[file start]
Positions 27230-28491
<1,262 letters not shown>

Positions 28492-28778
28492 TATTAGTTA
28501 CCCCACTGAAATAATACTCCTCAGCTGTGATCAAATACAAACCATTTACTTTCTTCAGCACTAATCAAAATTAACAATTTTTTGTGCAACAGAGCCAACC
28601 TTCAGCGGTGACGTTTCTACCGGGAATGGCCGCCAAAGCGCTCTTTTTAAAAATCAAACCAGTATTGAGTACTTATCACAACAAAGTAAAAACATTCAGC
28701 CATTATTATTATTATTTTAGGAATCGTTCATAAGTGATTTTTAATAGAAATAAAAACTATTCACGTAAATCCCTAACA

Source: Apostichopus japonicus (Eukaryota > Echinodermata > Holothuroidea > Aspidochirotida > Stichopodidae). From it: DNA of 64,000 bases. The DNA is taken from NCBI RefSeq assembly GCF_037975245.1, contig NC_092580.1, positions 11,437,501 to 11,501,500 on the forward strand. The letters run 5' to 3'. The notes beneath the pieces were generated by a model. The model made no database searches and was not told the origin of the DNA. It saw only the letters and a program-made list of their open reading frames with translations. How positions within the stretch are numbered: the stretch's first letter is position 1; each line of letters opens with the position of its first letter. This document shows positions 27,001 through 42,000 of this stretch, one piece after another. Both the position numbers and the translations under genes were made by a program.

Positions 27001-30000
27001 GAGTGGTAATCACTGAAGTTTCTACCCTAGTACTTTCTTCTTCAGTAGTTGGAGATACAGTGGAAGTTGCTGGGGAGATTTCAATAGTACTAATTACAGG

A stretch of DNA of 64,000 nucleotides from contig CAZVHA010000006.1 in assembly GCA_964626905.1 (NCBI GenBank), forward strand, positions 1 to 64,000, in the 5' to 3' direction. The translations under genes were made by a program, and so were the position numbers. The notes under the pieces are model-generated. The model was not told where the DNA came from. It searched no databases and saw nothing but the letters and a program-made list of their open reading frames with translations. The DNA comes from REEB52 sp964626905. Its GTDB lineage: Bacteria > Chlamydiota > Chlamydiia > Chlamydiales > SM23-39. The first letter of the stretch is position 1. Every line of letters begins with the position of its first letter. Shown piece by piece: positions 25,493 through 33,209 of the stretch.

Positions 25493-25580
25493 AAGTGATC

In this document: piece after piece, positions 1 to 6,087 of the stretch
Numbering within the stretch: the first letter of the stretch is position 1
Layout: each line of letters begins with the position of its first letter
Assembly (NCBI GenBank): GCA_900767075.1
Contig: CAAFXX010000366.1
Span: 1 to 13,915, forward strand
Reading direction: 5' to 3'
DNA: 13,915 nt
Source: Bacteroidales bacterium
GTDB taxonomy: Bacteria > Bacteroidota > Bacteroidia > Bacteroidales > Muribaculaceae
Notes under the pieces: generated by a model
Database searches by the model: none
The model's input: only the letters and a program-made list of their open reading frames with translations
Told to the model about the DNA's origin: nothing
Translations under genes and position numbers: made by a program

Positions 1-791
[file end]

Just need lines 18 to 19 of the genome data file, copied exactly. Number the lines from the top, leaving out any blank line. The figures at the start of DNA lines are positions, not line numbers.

Contig: CAAFXX010000366.1
Span: 1 to 13,915, forward strand